Fall Allergy Triggers & How to Survive Them
Fall is here, and so are popular allergy triggers
Colder weather is just around the corner and when the temperature drops, you may encounter common fall allergies. Allergy triggers like ragweed, mold, and dust mites may find their way into your home and on your clothes. Those with common allergies may experience flares in their allergic reactions in the spring and summer seasons with tree and grass pollen, but that doesn’t mean the fall and winter months bring good news.
These cold weather allergy triggers floating around may bring uncomfortable symptoms like a runny nose, watery and itchy eyes, and congestion.
Ragweed Pollen – A single plant can produce up to 1 billion pollen grains during its life, which may just last one season, but can travel hundreds of miles and end up right at your doorstep
Mold – This trigger can live both indoors and outdoors in damp environments. From piles of leaves and dying plants to basements, mold can live in several different areas. Mold doesn’t die off when cold weather comes around,instead it maintains a dormant state until temperatures rise. Be sure to clean thoroughly to eliminate all signs of mold.
Pets – While we do have our furry loved ones all year-round, when the cooler months come around, our pets start growing their thicker winter coats. These coats become a bigger trap for more dust, dirt, and dander.
Dust Mites – This allergen is very common in many homes as it thrives and multiplies in humid and warm areas. Their favorite hiding areas consist of carpets, beds, couches and of course, heating ducts.
What does all this mean when it comes to you, your family, and your home?
Well, one of the best ways to stop these flare-ups is to minimize your exposure to allergy triggers. When it’s time to turn your heat on, if your ducts haven’t been cleaned, all of those dark areas where these triggers can rest will be pushed all throughout your home. Be sure to call a professional company, like Steam Pro Inc., to thoroughly clean your heating ducts, carpets, and furniture.
Reduce these allergy triggers by doing the following:
Duck for cover
Keep doors and windows closed when the outside pollen levels are higher than normal. Don’t show up to work with puffy eyes and a runny nose; be sure to keep your car windows sealed as well, because pollen counts are normally at the highest in the mornings.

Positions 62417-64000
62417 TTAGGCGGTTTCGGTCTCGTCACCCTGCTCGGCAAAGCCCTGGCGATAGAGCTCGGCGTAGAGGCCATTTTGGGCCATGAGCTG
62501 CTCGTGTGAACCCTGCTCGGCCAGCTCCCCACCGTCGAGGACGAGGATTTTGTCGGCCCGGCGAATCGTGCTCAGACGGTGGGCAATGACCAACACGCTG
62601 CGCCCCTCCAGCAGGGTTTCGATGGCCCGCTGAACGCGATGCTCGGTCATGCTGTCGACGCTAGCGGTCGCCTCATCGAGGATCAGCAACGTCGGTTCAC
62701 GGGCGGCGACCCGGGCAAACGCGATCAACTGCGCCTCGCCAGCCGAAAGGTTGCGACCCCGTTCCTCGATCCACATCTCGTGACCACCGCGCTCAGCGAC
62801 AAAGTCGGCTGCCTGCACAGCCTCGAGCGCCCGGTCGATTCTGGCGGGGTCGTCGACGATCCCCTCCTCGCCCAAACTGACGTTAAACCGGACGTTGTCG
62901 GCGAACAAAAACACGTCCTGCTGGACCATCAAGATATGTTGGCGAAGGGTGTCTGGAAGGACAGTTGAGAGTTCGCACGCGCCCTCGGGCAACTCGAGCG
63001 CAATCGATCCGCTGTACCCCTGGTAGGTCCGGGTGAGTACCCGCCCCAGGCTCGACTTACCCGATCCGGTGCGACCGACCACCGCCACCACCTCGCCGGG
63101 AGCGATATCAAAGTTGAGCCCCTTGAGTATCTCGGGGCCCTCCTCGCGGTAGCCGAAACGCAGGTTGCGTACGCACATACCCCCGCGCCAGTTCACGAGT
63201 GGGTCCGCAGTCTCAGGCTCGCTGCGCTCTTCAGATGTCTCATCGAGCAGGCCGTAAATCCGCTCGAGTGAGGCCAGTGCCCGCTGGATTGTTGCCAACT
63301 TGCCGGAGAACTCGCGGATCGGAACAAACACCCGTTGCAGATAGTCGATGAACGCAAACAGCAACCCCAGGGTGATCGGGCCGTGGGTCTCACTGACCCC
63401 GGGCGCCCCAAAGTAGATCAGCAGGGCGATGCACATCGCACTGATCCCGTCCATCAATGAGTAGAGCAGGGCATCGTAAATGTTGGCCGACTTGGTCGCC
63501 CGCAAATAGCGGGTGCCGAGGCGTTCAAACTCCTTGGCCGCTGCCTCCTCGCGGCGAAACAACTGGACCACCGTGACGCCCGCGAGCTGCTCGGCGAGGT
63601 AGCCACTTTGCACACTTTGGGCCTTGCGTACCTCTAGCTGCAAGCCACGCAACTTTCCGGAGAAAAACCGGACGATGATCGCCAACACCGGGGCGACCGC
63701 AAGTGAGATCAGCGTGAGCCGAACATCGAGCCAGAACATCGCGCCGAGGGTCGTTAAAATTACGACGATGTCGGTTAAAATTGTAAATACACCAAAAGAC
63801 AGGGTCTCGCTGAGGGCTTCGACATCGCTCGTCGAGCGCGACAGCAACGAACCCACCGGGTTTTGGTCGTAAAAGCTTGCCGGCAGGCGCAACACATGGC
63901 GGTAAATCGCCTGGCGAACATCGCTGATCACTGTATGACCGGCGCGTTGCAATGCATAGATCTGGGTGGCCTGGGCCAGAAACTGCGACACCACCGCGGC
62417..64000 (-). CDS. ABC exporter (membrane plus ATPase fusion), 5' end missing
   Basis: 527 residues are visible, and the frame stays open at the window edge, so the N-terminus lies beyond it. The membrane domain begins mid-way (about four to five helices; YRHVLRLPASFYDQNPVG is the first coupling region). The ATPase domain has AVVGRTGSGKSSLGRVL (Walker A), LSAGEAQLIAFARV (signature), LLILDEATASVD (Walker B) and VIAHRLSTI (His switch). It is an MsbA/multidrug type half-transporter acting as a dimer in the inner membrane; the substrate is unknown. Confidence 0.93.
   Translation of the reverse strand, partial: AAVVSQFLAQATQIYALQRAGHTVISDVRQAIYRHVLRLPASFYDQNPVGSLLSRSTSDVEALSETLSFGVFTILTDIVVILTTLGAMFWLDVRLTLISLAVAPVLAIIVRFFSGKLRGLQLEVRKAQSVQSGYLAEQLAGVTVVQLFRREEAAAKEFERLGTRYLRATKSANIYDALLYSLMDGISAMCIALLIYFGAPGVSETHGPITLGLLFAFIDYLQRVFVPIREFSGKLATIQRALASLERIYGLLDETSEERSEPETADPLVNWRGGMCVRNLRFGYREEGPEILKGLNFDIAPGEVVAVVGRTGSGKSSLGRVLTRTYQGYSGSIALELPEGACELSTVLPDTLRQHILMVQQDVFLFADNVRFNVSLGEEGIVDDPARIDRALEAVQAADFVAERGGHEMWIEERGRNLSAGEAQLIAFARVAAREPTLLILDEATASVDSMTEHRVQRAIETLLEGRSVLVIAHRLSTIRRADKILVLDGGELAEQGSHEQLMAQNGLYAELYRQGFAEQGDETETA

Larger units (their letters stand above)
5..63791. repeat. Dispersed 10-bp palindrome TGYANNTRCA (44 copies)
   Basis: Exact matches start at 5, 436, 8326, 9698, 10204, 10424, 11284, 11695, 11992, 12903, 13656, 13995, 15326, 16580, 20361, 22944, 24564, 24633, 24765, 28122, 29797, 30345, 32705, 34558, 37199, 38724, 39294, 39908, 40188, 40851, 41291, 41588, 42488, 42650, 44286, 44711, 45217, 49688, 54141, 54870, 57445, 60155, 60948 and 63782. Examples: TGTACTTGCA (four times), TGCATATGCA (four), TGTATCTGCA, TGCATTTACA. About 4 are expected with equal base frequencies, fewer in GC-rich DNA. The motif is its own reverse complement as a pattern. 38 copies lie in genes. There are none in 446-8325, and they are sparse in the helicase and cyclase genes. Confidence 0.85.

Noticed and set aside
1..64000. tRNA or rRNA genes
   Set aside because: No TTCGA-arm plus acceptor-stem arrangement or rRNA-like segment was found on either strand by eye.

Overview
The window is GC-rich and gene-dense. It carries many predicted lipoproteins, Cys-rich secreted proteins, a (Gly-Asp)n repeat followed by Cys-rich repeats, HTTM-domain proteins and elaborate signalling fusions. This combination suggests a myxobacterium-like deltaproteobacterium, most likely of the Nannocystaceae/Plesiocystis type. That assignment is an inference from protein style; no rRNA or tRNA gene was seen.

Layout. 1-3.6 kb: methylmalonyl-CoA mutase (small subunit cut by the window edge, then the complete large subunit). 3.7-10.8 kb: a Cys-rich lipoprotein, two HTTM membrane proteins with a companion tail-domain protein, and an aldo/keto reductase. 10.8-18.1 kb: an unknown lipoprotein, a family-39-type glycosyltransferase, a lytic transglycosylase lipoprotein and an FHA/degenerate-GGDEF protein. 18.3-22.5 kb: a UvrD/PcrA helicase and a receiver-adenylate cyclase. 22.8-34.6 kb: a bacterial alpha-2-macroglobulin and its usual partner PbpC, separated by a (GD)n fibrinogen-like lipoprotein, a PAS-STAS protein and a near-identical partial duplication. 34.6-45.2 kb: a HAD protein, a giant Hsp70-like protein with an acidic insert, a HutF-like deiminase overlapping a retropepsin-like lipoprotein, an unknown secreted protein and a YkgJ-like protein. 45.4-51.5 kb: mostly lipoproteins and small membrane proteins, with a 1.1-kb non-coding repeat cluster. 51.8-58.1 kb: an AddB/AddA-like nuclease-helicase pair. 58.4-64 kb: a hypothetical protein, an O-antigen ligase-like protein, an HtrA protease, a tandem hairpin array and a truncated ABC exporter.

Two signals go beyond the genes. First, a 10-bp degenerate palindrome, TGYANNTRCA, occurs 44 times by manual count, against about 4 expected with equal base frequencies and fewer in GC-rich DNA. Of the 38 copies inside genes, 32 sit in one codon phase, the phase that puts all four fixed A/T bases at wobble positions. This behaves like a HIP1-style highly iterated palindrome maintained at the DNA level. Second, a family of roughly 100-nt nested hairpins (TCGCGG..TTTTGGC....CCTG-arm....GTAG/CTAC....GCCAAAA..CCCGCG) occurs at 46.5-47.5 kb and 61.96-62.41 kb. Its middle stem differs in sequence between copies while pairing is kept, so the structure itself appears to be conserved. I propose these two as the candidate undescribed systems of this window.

Clean. Your. Vents
This is one of the most important things you can do to minimize your exposure! This process will ensure you’ve removed the pollen, mold, pet dander and dust mites from your vents before air starts circulating through them.
Do lawn work with a mask
Yes, you may look a little crazy, but this will help keep the mold spores that gather in damp leaves and weeds out of your lungs. (We’re not saying you can’t ever run and jump in the leaves with your little ones, though).
Use that dryer
There’s nothing like using mother nature to lower your electric bill, but hanging sheets and clothing out to dry invites pollen and mold to settle in the fibers.
Take showers at night
Showering and washing your hair at night will help wash away all dust and pollen that clings to your skin and hair. This method will ensure you don’t drag dust and pollen into your bed, making for a peaceful sleep.
Wash away the settled dust
It’s that time again to pull out the thick comforters and sweaters that you’ve stored away for the summer months. Before hanging everything up and changing the linen, make sure you put them through a quick wash to ensure the settled dust and mold that may have settled is eliminated.
These are also great precautions to take in the spring and summer time once different allergy triggers are introduced. While you’re pulling the winter boxes down from the attic, Steam Pro will make sure your air ducts are good-to-go for the fall!